As faithful readers and education followers know, the Colorado State Board of Education got weird in January by voting (along unexpected lines) to grant districts waivers from the performance-based part of this year’s PARCC exams. Those waivers were slapped down by a recent opinion from Colorado Attorney General Cynthia Coffman, but that hasn’t stopped the action at good ol’ SBOE.

For starters, the board voted 5-1 (Chairwoman Marcia Neal was absent due to medical issues) to postpone action on the PARCC waiver requests it has received. Judging from comments made during the meeting, this extension is being granted in the hopes that the legislature will “clarify” the issue. According to Chalkbeat, there are currently 20 district waiver requests pending. PARCC’s Performance-Based Assessment is due to be administered next month, which means the extension causes some interesting timing issues.

Most education folks (including myself) thought the matter was settled with the AG’s opinion, but that apparently isn’t the case. Buckle your seatbelts, friends—stuff’s likely going to get weirder on PARCC waivers before it gets… unweirder. Nope, that’s not a word.

Anyway, because the waiver decision extension wasn’t quite weird enough, rogue SBOE member Steve Durham also pulled out another surprising motion: Eliminate penalties for districts who fail to meet the required 95 percent participation threshold on state assessments due to parental opt outs. Continue Reading »

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February
19th 2015
Education Reform Policy Online Boot Camp Just Might Want You!

Posted under Innovation and Reform & Just For Fun & learning

If you’re anything like me (and for your sake, be thankful if you’re not), the idea of a free and open online course on the inner workings of education reform is kind of like Christmas and birthday all rolled into one. I didn’t even ask Santa for such a thing, but lo and behold, the Foundation for Excellence in Education delivered.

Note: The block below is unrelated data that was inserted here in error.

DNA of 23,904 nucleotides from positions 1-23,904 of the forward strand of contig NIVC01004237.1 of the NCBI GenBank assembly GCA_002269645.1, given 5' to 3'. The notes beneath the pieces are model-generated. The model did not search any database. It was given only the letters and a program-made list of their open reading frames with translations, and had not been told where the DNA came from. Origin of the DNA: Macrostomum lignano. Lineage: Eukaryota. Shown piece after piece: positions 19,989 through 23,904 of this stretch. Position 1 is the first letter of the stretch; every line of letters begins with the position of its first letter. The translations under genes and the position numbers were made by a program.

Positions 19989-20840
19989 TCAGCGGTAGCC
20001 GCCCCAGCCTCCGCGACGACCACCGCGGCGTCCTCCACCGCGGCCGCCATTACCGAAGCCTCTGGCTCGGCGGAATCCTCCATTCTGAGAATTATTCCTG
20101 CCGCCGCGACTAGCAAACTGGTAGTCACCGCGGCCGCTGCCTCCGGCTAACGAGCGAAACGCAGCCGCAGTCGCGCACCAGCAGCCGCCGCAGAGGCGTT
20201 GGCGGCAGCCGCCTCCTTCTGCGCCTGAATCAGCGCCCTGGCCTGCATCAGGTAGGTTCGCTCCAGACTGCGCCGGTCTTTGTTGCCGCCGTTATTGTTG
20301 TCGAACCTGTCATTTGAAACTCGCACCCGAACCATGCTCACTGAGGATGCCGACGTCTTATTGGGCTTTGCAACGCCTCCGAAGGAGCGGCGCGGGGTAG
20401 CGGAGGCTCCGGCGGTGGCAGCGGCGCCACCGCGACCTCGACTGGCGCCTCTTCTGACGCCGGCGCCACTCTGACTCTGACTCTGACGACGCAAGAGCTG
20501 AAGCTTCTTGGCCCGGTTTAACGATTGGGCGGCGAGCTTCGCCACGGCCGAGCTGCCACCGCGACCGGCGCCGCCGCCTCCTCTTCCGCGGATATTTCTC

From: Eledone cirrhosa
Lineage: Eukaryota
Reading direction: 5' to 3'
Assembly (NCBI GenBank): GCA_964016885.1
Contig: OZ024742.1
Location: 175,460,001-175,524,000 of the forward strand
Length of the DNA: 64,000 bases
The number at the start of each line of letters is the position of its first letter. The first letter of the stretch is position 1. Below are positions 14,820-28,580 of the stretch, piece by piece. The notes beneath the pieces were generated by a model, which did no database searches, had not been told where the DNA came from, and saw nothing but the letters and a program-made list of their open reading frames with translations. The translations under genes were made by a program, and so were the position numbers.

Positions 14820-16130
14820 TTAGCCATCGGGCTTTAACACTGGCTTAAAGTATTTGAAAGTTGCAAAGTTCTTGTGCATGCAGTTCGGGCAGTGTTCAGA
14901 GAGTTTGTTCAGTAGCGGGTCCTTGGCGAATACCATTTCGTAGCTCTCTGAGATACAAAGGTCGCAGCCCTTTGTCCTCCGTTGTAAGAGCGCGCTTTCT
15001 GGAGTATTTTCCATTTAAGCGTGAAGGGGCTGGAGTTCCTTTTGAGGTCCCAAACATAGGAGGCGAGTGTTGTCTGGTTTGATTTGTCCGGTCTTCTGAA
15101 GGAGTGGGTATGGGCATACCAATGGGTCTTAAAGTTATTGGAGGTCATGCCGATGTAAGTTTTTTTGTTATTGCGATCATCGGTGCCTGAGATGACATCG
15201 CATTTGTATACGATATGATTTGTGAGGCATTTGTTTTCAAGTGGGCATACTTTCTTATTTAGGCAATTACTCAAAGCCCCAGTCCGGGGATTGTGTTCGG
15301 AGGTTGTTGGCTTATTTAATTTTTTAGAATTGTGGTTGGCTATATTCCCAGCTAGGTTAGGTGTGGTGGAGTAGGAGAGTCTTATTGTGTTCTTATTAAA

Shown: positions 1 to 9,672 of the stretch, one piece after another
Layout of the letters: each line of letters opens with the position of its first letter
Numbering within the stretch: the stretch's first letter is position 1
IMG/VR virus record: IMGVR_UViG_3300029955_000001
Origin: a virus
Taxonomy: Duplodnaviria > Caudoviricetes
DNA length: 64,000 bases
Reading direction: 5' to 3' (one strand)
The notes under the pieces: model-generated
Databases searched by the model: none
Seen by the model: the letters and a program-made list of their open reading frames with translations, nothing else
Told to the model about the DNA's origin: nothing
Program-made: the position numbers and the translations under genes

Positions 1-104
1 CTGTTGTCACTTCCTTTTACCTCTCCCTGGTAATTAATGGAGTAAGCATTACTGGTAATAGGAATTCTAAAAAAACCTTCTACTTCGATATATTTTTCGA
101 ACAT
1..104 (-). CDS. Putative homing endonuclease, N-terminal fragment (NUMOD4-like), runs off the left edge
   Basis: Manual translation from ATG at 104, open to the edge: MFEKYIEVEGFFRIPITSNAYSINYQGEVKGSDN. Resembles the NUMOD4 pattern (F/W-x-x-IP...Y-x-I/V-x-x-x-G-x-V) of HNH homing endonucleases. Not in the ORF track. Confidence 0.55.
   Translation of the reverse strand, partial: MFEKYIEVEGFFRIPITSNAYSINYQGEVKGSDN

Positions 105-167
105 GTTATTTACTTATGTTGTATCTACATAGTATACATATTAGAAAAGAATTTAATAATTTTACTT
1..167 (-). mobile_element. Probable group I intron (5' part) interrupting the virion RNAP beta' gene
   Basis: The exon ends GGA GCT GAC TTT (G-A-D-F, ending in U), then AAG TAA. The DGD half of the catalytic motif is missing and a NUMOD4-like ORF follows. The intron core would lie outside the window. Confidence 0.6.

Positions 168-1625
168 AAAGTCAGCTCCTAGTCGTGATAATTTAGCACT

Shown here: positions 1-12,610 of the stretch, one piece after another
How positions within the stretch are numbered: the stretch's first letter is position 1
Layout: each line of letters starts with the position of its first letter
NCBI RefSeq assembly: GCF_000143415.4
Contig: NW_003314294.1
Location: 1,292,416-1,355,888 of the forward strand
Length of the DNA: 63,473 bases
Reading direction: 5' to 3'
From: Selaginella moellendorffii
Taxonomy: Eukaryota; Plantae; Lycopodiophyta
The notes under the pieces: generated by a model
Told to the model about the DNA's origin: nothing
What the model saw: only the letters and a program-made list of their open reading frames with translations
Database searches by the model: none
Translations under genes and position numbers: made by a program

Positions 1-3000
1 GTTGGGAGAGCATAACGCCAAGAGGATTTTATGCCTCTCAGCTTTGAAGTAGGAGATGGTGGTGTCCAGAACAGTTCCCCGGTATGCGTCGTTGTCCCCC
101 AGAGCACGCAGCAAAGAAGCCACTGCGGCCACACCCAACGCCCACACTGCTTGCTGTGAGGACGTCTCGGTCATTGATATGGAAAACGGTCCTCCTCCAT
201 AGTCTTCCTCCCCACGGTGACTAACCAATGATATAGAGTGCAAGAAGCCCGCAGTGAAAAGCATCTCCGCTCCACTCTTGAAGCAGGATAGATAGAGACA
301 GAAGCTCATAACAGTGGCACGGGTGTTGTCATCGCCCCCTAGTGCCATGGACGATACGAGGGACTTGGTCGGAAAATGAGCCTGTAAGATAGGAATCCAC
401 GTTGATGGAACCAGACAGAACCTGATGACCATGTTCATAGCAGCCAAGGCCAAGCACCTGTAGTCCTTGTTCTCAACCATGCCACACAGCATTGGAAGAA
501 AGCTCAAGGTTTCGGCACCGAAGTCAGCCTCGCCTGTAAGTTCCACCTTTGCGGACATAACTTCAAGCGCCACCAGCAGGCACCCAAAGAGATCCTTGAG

Unveiled today, it’s called EdPolicy Leaders Online: Access to Top Education Experts. Assemble some great minds, put their content online, take the free course at your own pace, and Voila!

It’s almost like magic. Well, not exactly. But thanks to technology, and some visionary thinking, you too could become a smarter, more effective Education Reformer starting as soon as March 23. According to Patricia Levesque on the Ed Fly blog, the first three courses are as follows: Continue Reading »

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February
17th 2015
Report Card Skirmish: Falcon High School’s Standards-Based Grading

Posted under Grades and Standards & High School & Suburban Schools & Testing

What’s in a grade? Strange question, I know. From my perspective, a good report card means praise and, if I’m lucky, a cookie or a new toy. Bad grades mean I get a “talkin’ to” from my parents. Those aren’t all that fun. For my parents, report cards are an important way to track how I’m doing, see where I might be struggling, and quantify my improvements. But do the grades on my report card tell a fully accurate story?

Some districts don’t think so. Across the country, schools and school districts are experimenting with something called standards-based grading. This system of grading ties student grades not to a percentage of points earned in a class, but to competence when it comes to specific standards. Check out the video below for a brief overview of the arguments for standards-based grading.

Sounds pretty good, right? But as with all things related to education, stuff may be more complicated than it seems. While some districts in other states are happy to sing the praises of standards-based grading, a recent Colorado Spring Gazette article indicates that Falcon High School parents in Falcon 49, one of Colorado’s most innovation-minded districts, may not feel the same. Continue Reading »

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February
16th 2015
Harrison: More About Real Performance Pay than Former Presidents

Posted under Denver & Elementary School & High School & Independence Institute & Innovation and Reform & Just For Fun & Middle School & Public Charter Schools & Rural Schools & School Board & Suburban Schools & Teachers & Urban Schools